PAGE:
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Articles on Memory

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Troops of the 9th Canadian Infantry Brigade head to shore in Bernières-sur-Mer, Normandy, France on June 6, 1944. Gilbert Alexander Milne, Department of National Defence/Library and Archives Canada, PA-122765

D-Day: The politics involved in how war should be memorialized and remembered

Remembrance for post-veteran generations involves learning about history, trying to comprehend the what, how and why and its relevance today.
New research indicates that rhesus monkeys show interoception – the ability to sense physiological processes like their own heartbeats. Matthew Verdolivo/UC Davis IET Academic Technology Services

Monkeys can sense their own heartbeats, an ability tied to mental health, consciousness and memory in humans

Researchers used a test designed for babies to show that rhesus monkeys can sense their own heartbeats. The finding opens up important paths of research into consciousness and mental health issues.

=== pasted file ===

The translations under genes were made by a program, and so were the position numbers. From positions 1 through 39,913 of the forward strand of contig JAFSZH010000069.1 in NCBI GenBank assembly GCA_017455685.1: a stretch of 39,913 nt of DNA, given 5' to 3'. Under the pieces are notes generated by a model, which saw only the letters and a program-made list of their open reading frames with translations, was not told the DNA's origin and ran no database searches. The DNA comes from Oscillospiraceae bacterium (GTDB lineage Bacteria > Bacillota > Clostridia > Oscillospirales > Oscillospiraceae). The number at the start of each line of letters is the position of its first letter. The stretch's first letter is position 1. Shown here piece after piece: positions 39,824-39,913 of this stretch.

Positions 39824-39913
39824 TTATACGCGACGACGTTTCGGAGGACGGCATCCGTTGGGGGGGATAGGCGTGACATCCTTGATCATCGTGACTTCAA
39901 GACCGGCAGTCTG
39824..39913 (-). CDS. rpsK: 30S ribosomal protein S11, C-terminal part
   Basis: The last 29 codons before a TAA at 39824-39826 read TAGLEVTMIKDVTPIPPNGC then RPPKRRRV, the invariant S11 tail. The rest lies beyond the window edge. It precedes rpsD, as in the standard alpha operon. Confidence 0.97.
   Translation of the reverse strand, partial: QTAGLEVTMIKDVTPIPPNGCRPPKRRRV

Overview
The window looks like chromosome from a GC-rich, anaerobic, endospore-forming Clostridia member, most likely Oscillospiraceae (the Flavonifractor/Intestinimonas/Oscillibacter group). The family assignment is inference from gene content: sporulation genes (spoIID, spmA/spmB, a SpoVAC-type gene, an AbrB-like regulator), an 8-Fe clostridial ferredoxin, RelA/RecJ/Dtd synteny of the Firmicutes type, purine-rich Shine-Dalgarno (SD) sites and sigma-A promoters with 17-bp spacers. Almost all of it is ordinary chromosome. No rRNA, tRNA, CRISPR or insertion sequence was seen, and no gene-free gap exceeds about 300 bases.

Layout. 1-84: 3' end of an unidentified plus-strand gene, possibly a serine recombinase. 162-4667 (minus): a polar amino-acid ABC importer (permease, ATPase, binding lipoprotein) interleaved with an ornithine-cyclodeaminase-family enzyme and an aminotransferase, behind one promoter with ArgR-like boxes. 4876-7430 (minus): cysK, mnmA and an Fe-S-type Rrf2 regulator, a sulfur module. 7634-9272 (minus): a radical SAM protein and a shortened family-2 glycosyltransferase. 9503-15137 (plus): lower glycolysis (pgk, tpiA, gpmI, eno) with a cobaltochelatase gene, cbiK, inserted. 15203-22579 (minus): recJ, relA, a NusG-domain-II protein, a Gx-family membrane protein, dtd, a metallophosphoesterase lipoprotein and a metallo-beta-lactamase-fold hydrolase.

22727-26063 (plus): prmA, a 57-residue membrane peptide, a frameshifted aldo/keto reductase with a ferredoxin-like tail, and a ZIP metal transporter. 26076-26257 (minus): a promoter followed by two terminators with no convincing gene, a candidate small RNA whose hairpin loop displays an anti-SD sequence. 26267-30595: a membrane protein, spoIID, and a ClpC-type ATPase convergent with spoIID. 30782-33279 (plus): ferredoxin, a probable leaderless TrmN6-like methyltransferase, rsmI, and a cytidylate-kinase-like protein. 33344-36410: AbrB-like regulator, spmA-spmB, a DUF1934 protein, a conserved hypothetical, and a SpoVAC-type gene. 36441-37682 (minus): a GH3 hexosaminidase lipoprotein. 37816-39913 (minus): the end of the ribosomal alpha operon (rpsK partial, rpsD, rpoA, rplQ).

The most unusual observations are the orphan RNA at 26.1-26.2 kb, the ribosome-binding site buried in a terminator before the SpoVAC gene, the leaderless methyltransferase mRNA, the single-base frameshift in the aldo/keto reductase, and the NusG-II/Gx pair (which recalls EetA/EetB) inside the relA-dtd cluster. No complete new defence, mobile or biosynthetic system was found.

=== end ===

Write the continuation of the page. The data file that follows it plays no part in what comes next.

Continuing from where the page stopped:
The cognitive difficulties that accompany mental health disorders can potentially lead to misdiagnoses and improper treatment. Elva Etienne/Moment via Getty Images

Mental health problems come with an added ‘cost’ of poorer cognitive function – a neuropsychologist explains

While only about 20% of people would qualify for a formal diagnosis of a mental disorder, more than 60% express symptoms of those disorders – and those symptoms can lead to cognitive difficulties.
Doomscrolling can have a huge impact on our attention, memory and mood. Prostock-studio/Shutterstcok

Ukraine doomscrolling can harm your cognition as well as your mood – here’s what to do about it

What use are we in helping to solve difficult global challenges if we’re so depressed and cognitively depleted that we can’t think of the best actions to take?
Kids figure out who’s trustworthy as they learn about the world. Sandro Di Carlo Darsa/PhotoAlto Agency RF Collections via Getty Images

Trust comes when you admit what you don’t know – lessons from child development research

People often try to seem confident and certain in their message so it will be trusted and acted upon. But when information is in flux, research suggests you should be open about what you don’t know.

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